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State Theatre

Peter Burke, 22 January 1987

The Rome of Alexander VII: 1655-1667 
by Richard Krautheimer.
Princeton, 199 pp., £16.80, November 1985, 9780691040325
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Firearms and Fortifications: Military Architecture and Siege Warfare in 16th-century Siena 
by Simon Pepper and Nicholas Adams.
Chicago, 245 pp., £21.25, October 1986, 0 226 65534 2
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... 16th-century Siena, but it is viewed from a very different angle, that of the Renaissance bastion. Simon Pepper and Nicholas Adams are concerned with military architecture and siege warfare. Like Richard Krautheimer, they are art historians concerned to place art in context. Their study of the bastions designed for Siena by the architect Baldassare ...

Short Cuts

Jeremy Harding: Caliban’s Lunch, 24 June 2010

... spoon, wipes his mouth and rises from the table like a new tele-hybrid, part Jonathan Meades, part Simon Schama, for another assay: ‘The mid-16th century, in gastronomic terms, was precisely such an exotic place.’ And off we go with ‘How to smeare a rabbet or a necke of mutton’, from The Good Hous-wives treasurie. Beeing a verye necessarie Booke ...

How Jeans Got Their Fade

Peter Campbell: Mauve and indigo, 14 December 2000

Indigo 
by Jenny Balfour-Paul.
British Museum, 264 pp., £19.99, October 2000, 0 7141 2550 4
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Mauve: How One Man Invented a Colour that Changed the World 
by Simon Garfield.
Faber, 222 pp., £9.99, September 2000, 0 571 20197 0
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... an indigo and red fake’) but as trade developed in the 17th century, indigo was up there with pepper and cloves in volume and value. Stronger in colour, and cheaper, imported tropical indigo eventually destroyed the European woad industry – just as the Indian indigo trade was to be ruined by synthetic indigo in the 19th and 20th centuries. Woad ...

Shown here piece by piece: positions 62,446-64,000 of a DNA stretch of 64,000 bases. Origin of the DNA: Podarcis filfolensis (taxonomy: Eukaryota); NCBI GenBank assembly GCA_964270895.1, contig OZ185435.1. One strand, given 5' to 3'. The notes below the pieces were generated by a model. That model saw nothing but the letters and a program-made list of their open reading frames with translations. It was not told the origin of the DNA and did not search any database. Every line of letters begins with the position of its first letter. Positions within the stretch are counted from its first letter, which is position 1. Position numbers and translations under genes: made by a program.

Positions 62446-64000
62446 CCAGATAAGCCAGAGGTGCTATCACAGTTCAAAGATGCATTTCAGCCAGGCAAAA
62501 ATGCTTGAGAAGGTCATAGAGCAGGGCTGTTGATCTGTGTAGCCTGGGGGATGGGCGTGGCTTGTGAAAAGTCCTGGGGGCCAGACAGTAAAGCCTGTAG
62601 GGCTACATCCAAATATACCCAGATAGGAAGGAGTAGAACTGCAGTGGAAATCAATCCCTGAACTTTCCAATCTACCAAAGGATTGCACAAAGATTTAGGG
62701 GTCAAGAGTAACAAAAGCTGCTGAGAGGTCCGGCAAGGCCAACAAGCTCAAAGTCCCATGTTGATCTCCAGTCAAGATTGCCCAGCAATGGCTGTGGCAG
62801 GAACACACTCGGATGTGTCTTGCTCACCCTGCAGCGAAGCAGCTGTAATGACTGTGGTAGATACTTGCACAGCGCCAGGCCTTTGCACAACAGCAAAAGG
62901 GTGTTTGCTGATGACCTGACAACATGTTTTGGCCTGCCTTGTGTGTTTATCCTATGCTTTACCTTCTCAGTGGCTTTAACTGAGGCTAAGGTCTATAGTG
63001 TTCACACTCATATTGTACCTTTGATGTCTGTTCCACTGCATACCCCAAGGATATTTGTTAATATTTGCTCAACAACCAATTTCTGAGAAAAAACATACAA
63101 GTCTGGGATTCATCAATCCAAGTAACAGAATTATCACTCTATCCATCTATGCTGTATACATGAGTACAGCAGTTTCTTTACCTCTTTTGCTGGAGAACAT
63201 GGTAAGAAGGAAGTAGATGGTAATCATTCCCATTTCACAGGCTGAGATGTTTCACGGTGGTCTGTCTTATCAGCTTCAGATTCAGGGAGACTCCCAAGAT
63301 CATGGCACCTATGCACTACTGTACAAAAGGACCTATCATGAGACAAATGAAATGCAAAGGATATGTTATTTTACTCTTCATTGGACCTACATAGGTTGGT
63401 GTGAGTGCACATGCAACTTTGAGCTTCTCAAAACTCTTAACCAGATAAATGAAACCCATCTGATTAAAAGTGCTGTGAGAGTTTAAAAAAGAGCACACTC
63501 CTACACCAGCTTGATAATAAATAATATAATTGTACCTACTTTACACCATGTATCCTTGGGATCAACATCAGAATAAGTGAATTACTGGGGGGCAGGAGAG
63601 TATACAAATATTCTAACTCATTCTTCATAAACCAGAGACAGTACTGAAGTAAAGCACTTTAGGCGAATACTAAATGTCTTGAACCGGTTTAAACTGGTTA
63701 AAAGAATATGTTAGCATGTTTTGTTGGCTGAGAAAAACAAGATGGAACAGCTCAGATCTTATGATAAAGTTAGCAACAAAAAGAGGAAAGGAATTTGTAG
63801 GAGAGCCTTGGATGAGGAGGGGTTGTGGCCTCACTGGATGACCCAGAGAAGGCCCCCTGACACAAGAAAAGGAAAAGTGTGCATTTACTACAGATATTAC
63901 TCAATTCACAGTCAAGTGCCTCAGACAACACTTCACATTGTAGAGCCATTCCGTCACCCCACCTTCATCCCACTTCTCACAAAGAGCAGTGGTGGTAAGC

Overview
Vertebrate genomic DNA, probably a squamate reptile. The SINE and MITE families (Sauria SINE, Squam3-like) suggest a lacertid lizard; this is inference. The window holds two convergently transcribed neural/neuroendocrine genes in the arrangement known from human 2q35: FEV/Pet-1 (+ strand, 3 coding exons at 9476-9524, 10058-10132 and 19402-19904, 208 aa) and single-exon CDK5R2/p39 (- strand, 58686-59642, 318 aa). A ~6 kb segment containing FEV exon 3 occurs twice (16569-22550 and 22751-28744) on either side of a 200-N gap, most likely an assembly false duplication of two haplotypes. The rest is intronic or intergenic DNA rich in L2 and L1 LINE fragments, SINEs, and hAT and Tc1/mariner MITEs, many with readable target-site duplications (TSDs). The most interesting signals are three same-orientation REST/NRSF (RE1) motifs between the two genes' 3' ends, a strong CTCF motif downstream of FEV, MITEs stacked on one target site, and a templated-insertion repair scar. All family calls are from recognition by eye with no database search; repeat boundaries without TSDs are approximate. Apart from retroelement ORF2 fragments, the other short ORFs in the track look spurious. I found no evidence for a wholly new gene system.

Thunder in the Mountains

J. Hoberman: Orson Welles, 6 September 2007

Orson Welles: Hello Americans 
by Simon Callow.
Vintage, 507 pp., £8.99, May 2007, 978 0 09 946261 3
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What Ever Happened to Orson Welles? A Portrait of an Independent Career 
by Joseph McBride.
Kentucky, 344 pp., $29.95, October 2006, 0 8131 2410 7
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... lounge.) In addition to all this, there is an apparently unending succession of books, of which Simon Callow’s ongoing biography is the most monumental, now two volumes in and not even arrived at The Third Man, the 1949 movie that made Welles a myth. Callow’s second volume, Hello Americans, is named after the series of radio broadcasts Welles delivered ...

Not No Longer but Not Yet

Jenny Turner: Mark Fisher’s Ghosts, 9 May 2019

k-punk: The Collected and Unpublished Writings of Mark Fisher 
edited by Darren Ambrose.
Repeater, 817 pp., £25, November 2018, 978 1 912248 28 5
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... for government.’ ‘Pro-Corbyn memes and football chants are a start,’ Gilbert wrote in Red Pepper in September 2017. (It looks like I’m mocking him, but I’m not. I too was thrilled by the surprise result of the 2017 election and remember wishing Fisher had been alive to see it.) ‘What new forms of expression may emerge in the years ahead, nobody ...

A Family of Acrobats

Adam Mars-Jones: Teju Cole, 3 July 2014

Every Day Is for the Thief 
by Teju Cole.
Faber, 162 pp., £12.99, April 2014, 978 0 571 30792 0
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... the book Julius attends a performance of Mahler’s Ninth Symphony at Carnegie Hall, conducted by Simon Rattle. He notices details in the music for the first time, relishing for instance a third movement that is ‘loud, rude and as burlesque as it could conceivably be’. After the concert he inadvertently uses an emergency exit, one that leads directly to a ...

Diary

David Denby: Deaths on Camera, 8 September 2016

... but remains tirelessly cogent in its pursuit of it. Of the famous shows, perhaps only the David Simon classic The Wire adds the dimensions of fallibility and compromise to the image of the police. Here the police sometimes act with righteous violence, sometimes not. Often they are stymied by the peevishness and self-interest of police bureaucracy. They live ...

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